The district is also working with the city on a much larger goal: making broadband available to all city homes and elevating Rochester to what Lehner calls a "gigabit city."
The city school district has tried to get students access to devices such as laptops and tablets for several years, Lehner says, but many city families can't afford Internet access. That means that students often have to go to either the library, a friend's house, or a recreation center to do their homework.
“Only about 50 percent of our students have access to the Internet at home, and we’re not talking about access through a cell phone,” Lehner says.
Whether it's taking an online course or completing an application for college or a job, Lehner says, many activities require easy access to the Internet; it's a basic necessity for students.
“All these expanded day programs are great, but to do that means having access to the world through the Internet anytime and all the time,” she says. “For our suburban counterparts, that’s the norm. But it’s just not the norm for our kids.”
Later today, Lehner will recommend that the board approve using funds from the Smart Schools Bond act to buy the hardware that the students need. While some students have iPad's or Chromebooks, the district wants all of its students from prekindergarten to 12th grade to have the technology, depending on their grade level, with the eventual goal of being able to take the devices home.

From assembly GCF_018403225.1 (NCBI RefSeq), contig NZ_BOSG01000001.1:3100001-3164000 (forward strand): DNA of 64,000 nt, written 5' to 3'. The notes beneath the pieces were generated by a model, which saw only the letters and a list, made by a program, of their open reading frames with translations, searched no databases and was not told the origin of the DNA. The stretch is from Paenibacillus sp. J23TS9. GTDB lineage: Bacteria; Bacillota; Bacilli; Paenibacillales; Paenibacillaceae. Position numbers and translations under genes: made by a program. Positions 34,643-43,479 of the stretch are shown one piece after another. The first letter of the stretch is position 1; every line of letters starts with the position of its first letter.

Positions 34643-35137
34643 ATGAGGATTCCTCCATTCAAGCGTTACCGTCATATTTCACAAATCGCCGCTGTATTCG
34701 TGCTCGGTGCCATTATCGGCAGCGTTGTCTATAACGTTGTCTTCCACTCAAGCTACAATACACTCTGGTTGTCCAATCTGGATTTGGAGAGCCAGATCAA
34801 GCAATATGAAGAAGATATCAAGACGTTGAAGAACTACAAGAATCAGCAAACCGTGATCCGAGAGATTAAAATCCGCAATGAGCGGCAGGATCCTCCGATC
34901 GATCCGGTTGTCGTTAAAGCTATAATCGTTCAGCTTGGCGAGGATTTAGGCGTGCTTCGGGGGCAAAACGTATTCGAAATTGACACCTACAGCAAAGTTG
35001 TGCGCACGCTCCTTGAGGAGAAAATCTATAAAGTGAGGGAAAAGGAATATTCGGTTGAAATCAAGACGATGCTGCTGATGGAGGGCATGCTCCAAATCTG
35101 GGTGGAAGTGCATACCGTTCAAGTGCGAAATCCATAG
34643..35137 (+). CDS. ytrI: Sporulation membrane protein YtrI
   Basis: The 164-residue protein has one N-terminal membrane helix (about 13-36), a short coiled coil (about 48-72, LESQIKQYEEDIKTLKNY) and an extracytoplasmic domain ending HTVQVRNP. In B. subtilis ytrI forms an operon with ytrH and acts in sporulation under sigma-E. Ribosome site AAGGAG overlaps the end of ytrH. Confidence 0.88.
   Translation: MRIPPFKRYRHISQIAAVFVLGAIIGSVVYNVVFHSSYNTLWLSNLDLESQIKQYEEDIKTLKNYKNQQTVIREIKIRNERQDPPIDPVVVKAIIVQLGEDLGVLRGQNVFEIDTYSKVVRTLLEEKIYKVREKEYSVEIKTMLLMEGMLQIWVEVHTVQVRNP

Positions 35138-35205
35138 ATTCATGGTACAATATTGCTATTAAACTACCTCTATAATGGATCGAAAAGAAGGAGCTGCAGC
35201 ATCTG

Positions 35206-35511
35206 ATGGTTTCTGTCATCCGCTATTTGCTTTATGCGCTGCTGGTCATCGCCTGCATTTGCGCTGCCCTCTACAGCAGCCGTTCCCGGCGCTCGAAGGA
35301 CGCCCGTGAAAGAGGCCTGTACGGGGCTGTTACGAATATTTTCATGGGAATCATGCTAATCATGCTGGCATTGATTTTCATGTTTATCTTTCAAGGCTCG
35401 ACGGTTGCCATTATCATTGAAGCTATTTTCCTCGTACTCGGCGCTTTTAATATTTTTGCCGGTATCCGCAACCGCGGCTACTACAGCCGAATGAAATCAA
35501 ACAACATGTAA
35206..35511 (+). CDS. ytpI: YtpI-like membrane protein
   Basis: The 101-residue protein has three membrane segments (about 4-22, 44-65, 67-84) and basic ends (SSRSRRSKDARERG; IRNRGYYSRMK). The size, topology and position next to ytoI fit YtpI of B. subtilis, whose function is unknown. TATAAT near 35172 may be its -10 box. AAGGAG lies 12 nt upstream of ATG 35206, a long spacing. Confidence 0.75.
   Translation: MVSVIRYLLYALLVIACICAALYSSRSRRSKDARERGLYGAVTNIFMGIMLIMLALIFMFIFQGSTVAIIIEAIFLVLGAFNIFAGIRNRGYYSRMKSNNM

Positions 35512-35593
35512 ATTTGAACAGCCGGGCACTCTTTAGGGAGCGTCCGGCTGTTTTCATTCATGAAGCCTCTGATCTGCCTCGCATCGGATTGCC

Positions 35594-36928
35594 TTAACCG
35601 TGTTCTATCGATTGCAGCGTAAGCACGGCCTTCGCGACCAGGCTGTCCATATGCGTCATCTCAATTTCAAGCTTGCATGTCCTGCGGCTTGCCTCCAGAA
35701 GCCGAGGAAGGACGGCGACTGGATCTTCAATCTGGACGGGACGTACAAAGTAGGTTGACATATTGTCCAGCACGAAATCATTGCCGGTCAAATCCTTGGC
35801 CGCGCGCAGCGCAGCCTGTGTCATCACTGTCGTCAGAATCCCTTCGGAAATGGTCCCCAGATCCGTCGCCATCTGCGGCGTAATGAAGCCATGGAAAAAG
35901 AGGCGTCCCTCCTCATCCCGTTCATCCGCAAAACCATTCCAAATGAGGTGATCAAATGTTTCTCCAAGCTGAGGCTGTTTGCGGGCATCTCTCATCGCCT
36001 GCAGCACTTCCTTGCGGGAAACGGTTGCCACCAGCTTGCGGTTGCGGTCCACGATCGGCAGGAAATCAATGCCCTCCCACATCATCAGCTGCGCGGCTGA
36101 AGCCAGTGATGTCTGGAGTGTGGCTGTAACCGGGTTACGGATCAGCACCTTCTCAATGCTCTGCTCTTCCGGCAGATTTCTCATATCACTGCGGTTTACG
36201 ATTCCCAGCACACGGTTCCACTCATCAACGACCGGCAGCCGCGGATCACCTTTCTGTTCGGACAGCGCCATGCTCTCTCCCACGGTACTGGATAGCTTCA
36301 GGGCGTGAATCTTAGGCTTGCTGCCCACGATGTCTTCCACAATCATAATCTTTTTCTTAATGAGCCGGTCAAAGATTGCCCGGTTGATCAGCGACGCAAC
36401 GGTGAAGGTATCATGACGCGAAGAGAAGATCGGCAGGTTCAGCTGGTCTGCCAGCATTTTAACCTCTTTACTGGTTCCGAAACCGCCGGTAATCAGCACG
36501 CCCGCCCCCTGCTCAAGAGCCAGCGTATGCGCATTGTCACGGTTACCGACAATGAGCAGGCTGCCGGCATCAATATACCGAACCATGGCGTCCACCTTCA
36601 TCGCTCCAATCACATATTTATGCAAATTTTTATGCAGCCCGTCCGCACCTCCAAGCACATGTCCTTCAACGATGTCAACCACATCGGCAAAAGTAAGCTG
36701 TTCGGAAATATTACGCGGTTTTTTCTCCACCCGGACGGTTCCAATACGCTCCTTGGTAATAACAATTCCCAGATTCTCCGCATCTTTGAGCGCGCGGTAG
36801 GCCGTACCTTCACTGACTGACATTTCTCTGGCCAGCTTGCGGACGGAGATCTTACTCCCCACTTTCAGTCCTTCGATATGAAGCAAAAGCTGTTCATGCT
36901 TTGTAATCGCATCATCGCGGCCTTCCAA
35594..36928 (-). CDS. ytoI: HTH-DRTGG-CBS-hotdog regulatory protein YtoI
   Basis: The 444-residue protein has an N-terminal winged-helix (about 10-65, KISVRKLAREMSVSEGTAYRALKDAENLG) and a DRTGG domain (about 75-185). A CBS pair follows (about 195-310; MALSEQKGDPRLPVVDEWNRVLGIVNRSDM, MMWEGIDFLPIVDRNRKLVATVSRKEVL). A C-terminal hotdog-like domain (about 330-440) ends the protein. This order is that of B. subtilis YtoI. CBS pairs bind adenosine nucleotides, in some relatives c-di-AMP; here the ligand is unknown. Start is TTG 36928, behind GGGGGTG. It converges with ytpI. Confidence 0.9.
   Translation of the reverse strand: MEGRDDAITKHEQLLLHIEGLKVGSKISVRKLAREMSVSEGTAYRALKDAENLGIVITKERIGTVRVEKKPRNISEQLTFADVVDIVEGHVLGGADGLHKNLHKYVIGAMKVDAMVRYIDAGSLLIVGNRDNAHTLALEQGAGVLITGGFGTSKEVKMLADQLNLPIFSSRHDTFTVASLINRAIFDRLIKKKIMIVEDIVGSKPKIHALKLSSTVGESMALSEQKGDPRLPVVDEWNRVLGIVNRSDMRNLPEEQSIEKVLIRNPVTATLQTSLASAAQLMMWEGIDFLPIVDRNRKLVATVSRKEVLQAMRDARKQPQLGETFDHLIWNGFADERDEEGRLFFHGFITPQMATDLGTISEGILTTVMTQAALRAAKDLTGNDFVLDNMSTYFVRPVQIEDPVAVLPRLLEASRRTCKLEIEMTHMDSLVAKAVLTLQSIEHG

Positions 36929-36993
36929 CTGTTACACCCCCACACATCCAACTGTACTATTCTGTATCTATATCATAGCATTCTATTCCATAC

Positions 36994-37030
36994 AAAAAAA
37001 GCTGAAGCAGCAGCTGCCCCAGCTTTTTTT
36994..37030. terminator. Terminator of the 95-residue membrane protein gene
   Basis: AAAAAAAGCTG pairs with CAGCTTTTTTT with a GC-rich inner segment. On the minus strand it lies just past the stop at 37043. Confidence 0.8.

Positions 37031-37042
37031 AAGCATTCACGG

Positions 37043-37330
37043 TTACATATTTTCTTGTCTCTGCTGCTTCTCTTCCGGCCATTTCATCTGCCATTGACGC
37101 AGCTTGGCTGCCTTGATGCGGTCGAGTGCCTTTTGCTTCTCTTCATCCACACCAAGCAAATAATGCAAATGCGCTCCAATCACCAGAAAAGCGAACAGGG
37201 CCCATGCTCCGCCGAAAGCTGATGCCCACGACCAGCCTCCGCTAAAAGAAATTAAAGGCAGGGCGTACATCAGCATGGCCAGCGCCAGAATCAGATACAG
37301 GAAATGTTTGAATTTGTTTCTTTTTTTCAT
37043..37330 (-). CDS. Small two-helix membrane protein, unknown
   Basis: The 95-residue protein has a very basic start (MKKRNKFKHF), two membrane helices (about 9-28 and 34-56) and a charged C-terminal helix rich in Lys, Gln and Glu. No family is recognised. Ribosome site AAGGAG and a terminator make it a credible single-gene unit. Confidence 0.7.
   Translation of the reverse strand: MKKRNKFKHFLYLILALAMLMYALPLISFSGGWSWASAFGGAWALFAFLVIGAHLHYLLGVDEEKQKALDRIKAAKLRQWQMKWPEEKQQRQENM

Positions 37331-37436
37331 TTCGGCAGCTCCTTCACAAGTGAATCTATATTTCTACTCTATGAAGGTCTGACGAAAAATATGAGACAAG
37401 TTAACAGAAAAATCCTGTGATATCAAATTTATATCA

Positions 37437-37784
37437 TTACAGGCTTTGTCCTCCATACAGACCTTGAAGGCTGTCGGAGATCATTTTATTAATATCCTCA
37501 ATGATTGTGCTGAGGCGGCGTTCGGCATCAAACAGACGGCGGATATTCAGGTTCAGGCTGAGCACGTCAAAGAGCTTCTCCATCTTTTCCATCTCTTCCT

The second tier of the plan involves getting money from the New York State Broadband Program, which is designed to provide broadband access to underserved areas of the state.
The district is working with the city to tap into the fiber optics' infrastructure already in place, some of which is owned by the city and the county, and to connect it with every city residence for free. Lehner says that this would allow broadband Internet speeds of up to one gig per second.
“We would not be providing that level to every home for free, but if we get the grant, we would provide between 10 and 15 megabytes per second, which is sufficient for basic Internet usage,” she says.
Businesses would also have access to the broadband service, she says, though it wouldn’t be free.
“But this would be a great boost, to be a gigabyte city and to provide those types of speeds would give more businesses a reason to locate downtown,” Lehner says.
Rochester City School District officials say that they hope to provide all students with the high-tech devices they need to do the advanced level of work expected of them. It’s the first tier to a more ambitious plan that Annmarie Lehner, the district’s information technology officer, will present to the school board later today.